12. High School Observations of AGN Using the GTN

    Science.gov (United States)

    McLin, Kevin M.; Jordan, R.; Perkins, A.; Adkins, J.; Cominsky, L.

    2008-03-01

    Students at Deer Valley High School in Antioch, California have undertaken an AGN monitoring program using telescopes of the Global Telescope Network (GTN) and SkyNet. The GTN is a network of small telescopes funded by GLAST to support the science of high energy astrophysics missions, specifically GLAST, Swift and XMM-Newton. It is managed by the NASA E/PO Group at Sonoma State University. SkyNet is a network of small telescopes managed from the University of North Carolina to catch gamma ray burst afterglows. A primary motivator behind both networks is education. In the program outlined here, high school students will schedule, reduce and analyze observations of active galaxies in order to determine if any microflaring activity has occurred. Students will compare their results with previous studies reported in the literature and then report their own results at the Contra Costa County Science and Engineering Fair. This work will give the students direct experience with several aspects of scientific research, including literature searches, data acquisition and analysis, and reporting of results.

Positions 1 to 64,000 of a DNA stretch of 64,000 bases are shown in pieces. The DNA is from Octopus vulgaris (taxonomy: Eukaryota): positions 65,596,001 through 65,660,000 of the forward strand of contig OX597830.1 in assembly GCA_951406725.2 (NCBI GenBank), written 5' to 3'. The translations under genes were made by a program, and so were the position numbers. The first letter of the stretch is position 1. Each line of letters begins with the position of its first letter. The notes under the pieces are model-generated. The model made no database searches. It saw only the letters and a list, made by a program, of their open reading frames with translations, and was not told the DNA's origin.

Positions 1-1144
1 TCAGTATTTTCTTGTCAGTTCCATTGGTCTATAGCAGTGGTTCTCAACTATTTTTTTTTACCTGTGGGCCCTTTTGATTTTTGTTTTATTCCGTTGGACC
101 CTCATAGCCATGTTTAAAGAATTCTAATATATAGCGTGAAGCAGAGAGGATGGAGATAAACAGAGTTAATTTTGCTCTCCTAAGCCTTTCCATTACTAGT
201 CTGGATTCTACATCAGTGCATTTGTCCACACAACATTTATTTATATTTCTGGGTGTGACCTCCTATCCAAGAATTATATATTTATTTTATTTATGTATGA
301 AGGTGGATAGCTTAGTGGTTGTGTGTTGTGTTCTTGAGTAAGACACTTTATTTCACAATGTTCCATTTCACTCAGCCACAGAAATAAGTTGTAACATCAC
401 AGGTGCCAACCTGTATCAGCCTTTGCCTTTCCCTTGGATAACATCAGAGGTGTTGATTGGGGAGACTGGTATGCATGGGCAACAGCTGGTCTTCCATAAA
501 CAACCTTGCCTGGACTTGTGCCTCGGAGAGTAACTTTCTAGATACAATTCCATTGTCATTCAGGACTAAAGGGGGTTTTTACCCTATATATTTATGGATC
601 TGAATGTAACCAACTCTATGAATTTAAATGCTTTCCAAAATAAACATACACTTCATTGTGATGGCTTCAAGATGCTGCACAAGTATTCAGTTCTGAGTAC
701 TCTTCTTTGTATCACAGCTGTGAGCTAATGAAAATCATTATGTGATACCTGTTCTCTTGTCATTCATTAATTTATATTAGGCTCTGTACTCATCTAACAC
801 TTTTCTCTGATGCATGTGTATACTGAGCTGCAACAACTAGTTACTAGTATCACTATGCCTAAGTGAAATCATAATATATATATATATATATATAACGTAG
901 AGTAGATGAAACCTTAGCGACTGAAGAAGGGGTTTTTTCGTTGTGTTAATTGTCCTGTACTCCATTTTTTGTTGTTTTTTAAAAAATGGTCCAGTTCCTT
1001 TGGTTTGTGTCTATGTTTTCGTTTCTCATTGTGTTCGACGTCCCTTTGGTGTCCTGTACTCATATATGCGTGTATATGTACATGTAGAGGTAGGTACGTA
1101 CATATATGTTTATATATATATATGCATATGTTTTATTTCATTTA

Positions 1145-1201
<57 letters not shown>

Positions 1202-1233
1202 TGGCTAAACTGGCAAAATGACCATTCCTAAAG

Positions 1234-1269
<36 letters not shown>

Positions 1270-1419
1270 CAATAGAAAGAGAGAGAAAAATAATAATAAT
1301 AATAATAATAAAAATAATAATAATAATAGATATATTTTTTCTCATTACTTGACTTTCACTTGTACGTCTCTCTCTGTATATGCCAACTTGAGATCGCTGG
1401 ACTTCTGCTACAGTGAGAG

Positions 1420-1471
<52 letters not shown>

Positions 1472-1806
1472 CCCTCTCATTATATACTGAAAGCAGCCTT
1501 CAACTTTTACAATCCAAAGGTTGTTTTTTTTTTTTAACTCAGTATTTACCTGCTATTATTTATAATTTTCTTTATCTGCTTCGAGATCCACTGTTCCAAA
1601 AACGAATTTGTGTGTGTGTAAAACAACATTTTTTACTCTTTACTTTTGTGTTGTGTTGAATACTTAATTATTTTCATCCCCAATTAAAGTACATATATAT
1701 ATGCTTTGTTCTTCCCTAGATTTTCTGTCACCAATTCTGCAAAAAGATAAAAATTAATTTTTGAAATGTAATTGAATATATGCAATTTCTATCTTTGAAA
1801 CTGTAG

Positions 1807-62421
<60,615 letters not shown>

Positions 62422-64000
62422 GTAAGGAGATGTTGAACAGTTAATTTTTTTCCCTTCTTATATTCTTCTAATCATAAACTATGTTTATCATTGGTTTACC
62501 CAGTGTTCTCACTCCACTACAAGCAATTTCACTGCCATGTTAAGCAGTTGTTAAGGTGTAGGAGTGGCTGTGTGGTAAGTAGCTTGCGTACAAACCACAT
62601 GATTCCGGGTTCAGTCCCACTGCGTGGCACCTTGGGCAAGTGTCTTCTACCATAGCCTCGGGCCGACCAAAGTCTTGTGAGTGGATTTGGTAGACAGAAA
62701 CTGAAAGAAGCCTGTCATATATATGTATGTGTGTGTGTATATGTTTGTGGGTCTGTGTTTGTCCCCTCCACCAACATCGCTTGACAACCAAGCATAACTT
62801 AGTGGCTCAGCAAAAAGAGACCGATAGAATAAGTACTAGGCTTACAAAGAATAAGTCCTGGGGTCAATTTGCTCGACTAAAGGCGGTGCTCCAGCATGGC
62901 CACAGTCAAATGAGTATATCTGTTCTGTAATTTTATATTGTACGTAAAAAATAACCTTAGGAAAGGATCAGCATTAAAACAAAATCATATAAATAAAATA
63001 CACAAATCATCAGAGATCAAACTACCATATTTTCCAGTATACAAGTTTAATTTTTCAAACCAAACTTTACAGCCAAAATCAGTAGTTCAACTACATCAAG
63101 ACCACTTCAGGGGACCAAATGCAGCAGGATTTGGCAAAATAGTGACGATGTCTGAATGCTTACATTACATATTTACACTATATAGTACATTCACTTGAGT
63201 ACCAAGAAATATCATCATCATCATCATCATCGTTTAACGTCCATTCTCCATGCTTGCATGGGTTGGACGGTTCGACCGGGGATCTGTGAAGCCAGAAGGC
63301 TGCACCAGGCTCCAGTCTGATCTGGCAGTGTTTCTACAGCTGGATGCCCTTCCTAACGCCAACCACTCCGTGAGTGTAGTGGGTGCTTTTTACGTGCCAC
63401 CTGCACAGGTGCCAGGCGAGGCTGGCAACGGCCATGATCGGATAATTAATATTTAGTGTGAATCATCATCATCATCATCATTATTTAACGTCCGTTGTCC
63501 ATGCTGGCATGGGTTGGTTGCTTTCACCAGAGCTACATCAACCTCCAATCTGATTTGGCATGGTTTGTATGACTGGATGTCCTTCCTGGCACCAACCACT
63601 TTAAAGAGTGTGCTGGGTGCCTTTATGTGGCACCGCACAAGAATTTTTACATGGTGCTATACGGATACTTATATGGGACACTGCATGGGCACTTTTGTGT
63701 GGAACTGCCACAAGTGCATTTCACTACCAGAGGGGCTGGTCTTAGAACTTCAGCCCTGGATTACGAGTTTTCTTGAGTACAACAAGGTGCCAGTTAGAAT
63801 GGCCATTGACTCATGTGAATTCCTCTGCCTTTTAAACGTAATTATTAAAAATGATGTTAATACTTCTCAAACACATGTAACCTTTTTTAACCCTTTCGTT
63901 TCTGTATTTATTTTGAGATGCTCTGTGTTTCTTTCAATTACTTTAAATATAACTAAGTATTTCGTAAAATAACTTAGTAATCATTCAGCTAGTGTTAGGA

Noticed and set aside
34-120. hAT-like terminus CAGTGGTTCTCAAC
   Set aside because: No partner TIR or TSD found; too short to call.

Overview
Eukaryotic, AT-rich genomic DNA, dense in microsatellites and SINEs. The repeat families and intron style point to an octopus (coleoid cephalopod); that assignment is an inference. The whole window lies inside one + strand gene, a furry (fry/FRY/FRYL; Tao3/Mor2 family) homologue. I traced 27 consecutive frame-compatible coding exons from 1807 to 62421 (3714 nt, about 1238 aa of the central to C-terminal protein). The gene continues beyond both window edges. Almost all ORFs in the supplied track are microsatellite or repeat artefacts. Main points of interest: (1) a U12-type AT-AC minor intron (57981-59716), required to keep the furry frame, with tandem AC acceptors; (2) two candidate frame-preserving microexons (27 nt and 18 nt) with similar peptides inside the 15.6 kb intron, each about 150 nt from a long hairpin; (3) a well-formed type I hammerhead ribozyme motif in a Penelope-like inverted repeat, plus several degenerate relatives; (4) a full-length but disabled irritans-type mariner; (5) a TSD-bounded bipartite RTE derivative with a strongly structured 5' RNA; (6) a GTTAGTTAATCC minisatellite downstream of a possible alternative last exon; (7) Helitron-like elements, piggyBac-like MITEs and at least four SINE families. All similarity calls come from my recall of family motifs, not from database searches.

13. INTEGRAL observations of AGN in the Galactic Plane

    CERN Document Server

    Soldi, S; Bassani, L; Courvoisier, T J L; Landi, R; Malizia, A; Dean, A J; De Rosa, A; Fabian, A C; Walter, R

    2005-01-01

    We present results on approximately one year of INTEGRAL observations of six AGN detected during the regular scans of the Galactic Plane. The sample is composed by five Seyfert 2 objects (MCG -05-23-16, NGC 4945, the Circinus galaxy, NGC 6300, ESO 103-G35) and the radio galaxy Centaurus A. The continuum emission of each of these sources is well represented by a highly absorbed (NH > 1e22 1/cm^2) power law, with average spectral index Gamma = 1.9 +/- 0.3. A high energy exponential cut-off at Ec ~ 50 keV is required to fit the spectrum of the Circinus galaxy, whereas a lower limit of 130 keV has been found for NGC 4945 and no cut-off has been detected for NGC 6300 in the energy range covered by these INTEGRAL data. The flux of Centaurus A was found to vary by a factor of ~ 2 in 10 months, showing a spectral change between the high and low state, which can be modelled equally well by a change in the absorption (NH from 17e22 to 33e22 1/cm^2) or by the presence of a cut-off at >~ 120 keV in the low state spectrum...

  14. The Star Formation and AGN luminosity relation: Predictions from a semi-analytical model

    CERN Document Server

    Gutcke, Thales A; Maccio`, Andrea V; Lacey, Cedric